Expert publishing blog opinions are solely those of the blogger and not necessarily endorsed by DBW.
Another ebook subscription service was announced last week and this one is aimed at children. Epic! launched with 2,000 titles in an “all-you-can-read” model for $9.99 a month. There are a couple of other kids’ subscription services, Bookboard with 400 titles and Amazon’s Kindle Free Time Unlimited with ebooks, apps, games and videos. Plus there are also branded subscription services from Sesame Street (150 ebooks each month) and a Disney App with bundles of up to 27 ebooks for $19.99. Disney is not necessarily a subscription, but it is a lot of titles for a very reduced rate. Reading Rainbow is one of the original subscription plans and has hundreds of books, games, videos. Plus there is a focus on learning.
Libraries have always been integral to introducing children to read and they offer unlimited reading for the ebooks. Some use a service called BrainHive, which offers over 5,000 ebooks through libraries at $1 per download. The library pays once the book is checked out.
A few reasons why ebook subscription services and bundling make sense for children’s books:
1) Children love to jump from book to book. Plus, many kids will look at a dozen books a day. The flexibility of just reading any book for a fee works well for children who read bits and pieces of many books.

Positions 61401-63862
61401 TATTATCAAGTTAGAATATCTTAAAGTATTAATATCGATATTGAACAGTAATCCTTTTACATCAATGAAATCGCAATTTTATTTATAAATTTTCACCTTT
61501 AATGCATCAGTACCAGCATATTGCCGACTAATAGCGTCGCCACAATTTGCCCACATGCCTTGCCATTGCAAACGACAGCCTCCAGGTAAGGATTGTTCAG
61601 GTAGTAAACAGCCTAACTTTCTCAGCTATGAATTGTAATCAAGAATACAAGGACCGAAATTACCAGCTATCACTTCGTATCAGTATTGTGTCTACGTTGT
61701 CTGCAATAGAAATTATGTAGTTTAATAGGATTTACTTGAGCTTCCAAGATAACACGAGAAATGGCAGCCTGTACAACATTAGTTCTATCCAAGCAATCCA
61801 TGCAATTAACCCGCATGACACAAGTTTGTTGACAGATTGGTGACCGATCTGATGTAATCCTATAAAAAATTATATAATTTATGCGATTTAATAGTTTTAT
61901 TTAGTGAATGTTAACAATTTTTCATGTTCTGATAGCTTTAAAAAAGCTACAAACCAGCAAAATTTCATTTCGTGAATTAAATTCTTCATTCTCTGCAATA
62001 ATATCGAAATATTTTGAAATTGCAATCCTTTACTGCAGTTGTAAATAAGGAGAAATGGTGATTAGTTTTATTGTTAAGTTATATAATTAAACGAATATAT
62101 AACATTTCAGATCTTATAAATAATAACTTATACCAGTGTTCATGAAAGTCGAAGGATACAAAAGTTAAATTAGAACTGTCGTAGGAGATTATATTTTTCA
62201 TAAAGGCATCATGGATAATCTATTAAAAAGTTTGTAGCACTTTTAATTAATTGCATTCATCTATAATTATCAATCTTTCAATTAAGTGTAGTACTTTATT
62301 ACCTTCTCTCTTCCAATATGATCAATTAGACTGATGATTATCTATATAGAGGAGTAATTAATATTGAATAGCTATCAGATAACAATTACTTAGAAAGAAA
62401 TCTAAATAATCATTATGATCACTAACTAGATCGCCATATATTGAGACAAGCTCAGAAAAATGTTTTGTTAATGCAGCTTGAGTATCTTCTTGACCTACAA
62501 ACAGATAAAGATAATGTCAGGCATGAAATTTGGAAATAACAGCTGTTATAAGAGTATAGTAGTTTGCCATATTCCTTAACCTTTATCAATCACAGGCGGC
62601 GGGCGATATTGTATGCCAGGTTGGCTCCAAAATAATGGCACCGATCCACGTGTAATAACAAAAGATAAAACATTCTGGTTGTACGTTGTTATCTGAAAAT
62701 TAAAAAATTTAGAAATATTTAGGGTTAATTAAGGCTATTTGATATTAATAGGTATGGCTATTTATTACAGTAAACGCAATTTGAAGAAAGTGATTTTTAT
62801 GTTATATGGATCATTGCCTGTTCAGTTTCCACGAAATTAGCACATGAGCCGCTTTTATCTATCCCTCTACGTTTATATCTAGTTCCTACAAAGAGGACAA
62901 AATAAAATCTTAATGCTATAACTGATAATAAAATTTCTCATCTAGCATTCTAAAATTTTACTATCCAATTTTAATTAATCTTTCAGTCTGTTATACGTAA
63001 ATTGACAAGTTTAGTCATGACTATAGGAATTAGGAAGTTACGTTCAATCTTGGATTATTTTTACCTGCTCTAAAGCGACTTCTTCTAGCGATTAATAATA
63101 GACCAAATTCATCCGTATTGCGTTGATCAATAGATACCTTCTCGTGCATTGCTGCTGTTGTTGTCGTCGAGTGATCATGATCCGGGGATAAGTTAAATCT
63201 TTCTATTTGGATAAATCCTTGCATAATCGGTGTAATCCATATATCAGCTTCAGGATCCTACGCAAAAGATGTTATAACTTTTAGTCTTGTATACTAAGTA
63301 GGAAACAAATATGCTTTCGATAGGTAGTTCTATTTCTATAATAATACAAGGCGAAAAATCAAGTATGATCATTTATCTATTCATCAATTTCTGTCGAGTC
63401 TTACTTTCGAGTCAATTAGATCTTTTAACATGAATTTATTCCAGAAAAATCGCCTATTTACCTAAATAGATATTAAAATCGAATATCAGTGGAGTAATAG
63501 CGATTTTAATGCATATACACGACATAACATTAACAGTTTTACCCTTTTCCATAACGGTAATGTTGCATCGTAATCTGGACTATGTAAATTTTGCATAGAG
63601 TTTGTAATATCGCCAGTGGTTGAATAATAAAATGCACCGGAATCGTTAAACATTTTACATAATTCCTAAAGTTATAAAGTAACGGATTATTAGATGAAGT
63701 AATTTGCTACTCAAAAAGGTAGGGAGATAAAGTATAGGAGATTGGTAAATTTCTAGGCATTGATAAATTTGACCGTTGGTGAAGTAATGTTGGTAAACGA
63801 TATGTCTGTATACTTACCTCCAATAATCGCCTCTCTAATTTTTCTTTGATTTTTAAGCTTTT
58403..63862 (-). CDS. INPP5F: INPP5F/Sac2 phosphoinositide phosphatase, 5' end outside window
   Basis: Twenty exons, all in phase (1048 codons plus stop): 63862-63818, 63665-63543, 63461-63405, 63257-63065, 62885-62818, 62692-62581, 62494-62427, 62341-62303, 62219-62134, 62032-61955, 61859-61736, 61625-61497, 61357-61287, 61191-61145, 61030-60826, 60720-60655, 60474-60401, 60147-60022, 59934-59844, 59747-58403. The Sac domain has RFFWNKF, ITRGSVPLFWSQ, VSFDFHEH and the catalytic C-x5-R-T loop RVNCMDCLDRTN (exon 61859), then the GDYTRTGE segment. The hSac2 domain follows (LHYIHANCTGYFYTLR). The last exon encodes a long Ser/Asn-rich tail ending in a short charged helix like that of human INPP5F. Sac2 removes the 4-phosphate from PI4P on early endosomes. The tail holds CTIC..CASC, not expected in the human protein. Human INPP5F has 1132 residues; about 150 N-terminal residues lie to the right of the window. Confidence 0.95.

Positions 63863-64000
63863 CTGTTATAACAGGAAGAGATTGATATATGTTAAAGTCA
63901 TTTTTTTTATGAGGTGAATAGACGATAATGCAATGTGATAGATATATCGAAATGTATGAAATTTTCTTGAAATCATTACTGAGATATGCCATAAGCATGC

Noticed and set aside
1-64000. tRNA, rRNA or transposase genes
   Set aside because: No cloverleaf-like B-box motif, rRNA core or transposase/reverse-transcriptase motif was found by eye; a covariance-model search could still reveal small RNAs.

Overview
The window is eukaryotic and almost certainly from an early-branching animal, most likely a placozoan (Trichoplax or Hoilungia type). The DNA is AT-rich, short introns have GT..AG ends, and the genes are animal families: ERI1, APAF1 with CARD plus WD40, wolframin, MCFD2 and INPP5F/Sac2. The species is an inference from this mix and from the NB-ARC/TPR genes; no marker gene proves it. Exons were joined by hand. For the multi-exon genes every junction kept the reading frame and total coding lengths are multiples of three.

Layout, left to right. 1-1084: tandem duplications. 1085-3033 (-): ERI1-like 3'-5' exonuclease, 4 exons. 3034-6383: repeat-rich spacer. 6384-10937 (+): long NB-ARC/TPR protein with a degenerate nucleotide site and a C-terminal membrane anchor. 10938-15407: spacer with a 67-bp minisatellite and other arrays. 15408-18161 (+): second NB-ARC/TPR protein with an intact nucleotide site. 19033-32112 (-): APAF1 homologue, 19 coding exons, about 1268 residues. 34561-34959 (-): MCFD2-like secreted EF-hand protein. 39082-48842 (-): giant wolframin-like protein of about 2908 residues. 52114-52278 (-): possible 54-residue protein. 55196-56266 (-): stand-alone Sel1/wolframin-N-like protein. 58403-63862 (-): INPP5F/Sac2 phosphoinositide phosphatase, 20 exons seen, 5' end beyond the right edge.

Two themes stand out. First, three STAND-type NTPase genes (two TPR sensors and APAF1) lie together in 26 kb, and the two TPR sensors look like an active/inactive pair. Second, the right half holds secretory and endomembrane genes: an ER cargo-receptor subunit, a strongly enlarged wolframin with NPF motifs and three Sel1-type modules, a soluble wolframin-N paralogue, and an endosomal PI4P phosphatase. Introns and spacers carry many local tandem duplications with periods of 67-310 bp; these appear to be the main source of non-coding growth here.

2) Brands are dominant in children’s books and it makes sense to offer a subscription within the brands. The rights are usually held by a single entity and enough can be secured to make the plan worthwhile. Sesame Street has a service with 150 rotating ebooks for $3.99 a month.
3) Children are more likely to want to consume cross-media. Amazon’s Kindle Free Time Unlimited ($2.99 for Prime members) has hundreds of games, videos and enhanced ebooks. A Story Before Bed offers up to 500 books that the child (or adult) can record their own narration. This service costs $9.99 per month for unlimited usage.
4) Curation is done by a trusted source. By creating a “walled playground,” parents can trust that their children won’t venture off to some non-kid materials. Bookboard has 400 titles available and has a children’s librarian curate the collection. Epic! has a board of experts from children’s publishing selecting the list.
5) Tracking the child’s reading – these specialized subscription platforms all track the child’s reading habits. There can be huge educational benefits to an all-you-can-read. Although Scholastic’s Storia is not an all-you-can-read subscription, it is a service that helps parents and teachers track the student’s reading habits.
Ebooks have opened up an array of new ways to consume information. Children are using tablets more and more. This explosion of usage will lead to a need for more content that is organized and directed to kids. Subscription models seem to be a natural fit for children’s books.
I have listed some of the new offerings. If you know of more, please add in the comments. I would enjoy seeing all the options.